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Subject: Re: [boost] [review][constrained_value] Review of Constrained Value Library begins today
From: Gordon Woodhull (gordon_at_[hidden])
Date: 2008-12-06 03:12:37


Nice library. I vote for inclusion with the proviso that Robert
accept floating support provided by those of us that need it.

> - What is your evaluation of the design?

This is a very general design which I believe covers most use cases.

I would need floating point support and I would be glad to help as I
am able. My view is that you just can't actually use any of the built-
in operators, but the same operations exist if you figure in a little
epsilon. Note that although a very small number like 1e-10 works most
of the time, epsilon should really be proportional to the size of the
arguments. Surely this is already covered in Boost somewhere?

Or please correct me, float fans, if I'm underestimating the problem.

Anyway, I don't think the design would need to be modified in the
slightest, there just need to be some convenience predicates to plug
in. It sounds like Robert is willing to integrate any contributions,
and I don't have any doubt that they will materialize before the
library is actually released.

Similarly, the ability to specify multiple constraints is vital, but
does not need to be directly supported because predicates can be
combined using STL and better.

I am glad that a method is described for non-integer compile-time
fixed bounds. Too bad it takes so much typing, but I don't know how
that can be avoided without macros. :-p

> - What is your evaluation of the implementation?

I haven't looked at the code, just glanced at the examples.

It is imperative that constrained objects not take any more space than
the objects, if the predicate and error policy are dataless. I agree
with the use case of mapping constrained objects onto memory that
interfaces with other languages such as C. The final version should
have sizeof tests, which should pass on the major compilers.

> - What is your evaluation of the documentation?

Very well written. But perhaps it doesn't have to be as breezy and
light after the first page, where that approach is perfect.

I would like to see the space costs spelled out in each section. I
didn't have any trouble understanding that anything you specify as a
template parameter is free, anything that is changeable at runtime is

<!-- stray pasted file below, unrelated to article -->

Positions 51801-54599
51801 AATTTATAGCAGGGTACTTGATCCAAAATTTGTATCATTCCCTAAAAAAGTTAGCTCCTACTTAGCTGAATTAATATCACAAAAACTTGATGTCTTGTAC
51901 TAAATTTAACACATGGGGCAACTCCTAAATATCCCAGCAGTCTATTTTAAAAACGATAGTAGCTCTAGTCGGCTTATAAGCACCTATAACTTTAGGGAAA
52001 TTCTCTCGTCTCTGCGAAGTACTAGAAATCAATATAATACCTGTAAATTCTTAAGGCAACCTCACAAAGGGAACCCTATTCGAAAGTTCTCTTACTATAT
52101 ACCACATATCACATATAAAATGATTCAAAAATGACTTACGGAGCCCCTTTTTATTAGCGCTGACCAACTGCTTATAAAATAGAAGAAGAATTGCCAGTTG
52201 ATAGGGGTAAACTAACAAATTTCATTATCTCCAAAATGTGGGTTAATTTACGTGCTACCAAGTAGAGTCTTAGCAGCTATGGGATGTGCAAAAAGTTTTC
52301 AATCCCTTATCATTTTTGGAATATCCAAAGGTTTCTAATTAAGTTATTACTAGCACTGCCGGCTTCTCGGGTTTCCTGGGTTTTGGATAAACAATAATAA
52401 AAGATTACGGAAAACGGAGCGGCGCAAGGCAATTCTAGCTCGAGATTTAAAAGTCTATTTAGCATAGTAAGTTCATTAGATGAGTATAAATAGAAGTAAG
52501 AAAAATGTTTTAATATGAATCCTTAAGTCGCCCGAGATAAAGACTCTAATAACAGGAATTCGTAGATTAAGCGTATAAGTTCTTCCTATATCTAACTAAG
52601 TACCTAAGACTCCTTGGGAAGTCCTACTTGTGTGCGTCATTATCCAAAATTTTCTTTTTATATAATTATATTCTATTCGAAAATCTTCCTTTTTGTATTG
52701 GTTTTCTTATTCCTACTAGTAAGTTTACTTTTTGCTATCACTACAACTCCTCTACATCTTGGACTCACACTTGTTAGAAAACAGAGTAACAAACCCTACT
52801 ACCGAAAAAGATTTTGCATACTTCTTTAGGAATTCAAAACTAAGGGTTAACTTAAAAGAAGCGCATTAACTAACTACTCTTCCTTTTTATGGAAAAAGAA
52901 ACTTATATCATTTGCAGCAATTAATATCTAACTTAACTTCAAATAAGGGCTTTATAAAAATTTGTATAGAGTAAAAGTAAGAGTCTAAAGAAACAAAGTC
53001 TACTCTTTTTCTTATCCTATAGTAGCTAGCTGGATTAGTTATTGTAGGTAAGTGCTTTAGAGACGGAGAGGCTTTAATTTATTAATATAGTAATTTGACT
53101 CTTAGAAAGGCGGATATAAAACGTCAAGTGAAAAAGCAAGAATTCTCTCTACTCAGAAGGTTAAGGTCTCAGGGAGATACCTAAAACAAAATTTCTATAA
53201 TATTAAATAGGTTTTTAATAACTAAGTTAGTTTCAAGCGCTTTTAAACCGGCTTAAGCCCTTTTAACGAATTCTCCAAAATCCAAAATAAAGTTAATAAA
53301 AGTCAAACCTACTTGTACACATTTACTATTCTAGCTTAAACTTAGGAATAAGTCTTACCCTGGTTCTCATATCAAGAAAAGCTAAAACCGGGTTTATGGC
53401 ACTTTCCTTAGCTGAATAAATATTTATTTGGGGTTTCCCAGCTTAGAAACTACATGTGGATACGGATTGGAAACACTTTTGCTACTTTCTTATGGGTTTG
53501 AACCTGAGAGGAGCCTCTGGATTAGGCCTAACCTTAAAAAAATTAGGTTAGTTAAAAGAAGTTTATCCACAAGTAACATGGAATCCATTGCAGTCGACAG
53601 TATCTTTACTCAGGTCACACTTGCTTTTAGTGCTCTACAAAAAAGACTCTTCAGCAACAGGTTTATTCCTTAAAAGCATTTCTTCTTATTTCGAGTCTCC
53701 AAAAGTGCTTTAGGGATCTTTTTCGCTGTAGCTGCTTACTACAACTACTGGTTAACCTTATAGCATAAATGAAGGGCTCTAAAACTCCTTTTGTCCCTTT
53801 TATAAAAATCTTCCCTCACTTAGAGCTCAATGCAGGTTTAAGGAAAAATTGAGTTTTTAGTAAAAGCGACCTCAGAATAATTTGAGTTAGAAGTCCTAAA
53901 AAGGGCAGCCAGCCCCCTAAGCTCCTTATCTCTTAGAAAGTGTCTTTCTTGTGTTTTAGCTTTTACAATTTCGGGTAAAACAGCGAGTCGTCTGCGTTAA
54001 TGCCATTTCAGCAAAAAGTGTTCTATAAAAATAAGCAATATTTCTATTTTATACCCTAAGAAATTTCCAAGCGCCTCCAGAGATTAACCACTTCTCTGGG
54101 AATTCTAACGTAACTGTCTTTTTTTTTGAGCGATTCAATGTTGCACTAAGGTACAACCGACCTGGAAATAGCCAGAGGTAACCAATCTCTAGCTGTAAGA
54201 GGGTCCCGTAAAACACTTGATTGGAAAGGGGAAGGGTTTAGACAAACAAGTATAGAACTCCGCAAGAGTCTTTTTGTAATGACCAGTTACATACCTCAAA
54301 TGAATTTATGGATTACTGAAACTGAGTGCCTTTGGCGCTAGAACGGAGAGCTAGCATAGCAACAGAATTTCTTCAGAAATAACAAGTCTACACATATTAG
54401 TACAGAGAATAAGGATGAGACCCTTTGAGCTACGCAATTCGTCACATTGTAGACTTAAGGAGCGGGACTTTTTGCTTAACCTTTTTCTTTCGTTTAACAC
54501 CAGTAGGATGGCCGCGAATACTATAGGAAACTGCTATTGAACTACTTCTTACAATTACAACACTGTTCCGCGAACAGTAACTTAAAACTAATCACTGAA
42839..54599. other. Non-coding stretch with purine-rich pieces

going to cost exactly what you'd expect, but sometimes it is nice to
be reassured.

Maybe I just prefer a description to a tutorial. I like the level of
detail of everything from "Bounding objects with open ranges" on. All
of my concerns were alleviated, but only after reading all that ways in.

Each compile time feature should say "this doesn't take any extra
space", each run-time "this costs X and Y." Ditto in the examples.

Floating point FUD needs to be excised from the documentation, once
Robert gets some help implementing that.

> - What is your evaluation of the potential usefulness of the library?

I think this would be very useful to me - it is one of those things
that is often done ad-hoc but is much better with all the operators
and with space efficiency guarantees.

> - Did you try to use the library? With what compiler? Did you have
> any
> problems?

No - I see how it should work and trust that it does. ;-)

> - How much effort did you put into your evaluation? A glance? A quick
> reading? In-depth study?

Followed the discussion and read the documentation closely. Wrote a
bit more than I expected to.

> - Are you knowledgeable about the problem domain?

Yep, I've been guilty of ad-hoc implementations, and I once helped
maintain something similar.

As other people mentioned, I think the author should consider the
interactions with other libraries such as Probability and Units. I'm
not saying that I see any issues, but there might be synergy.


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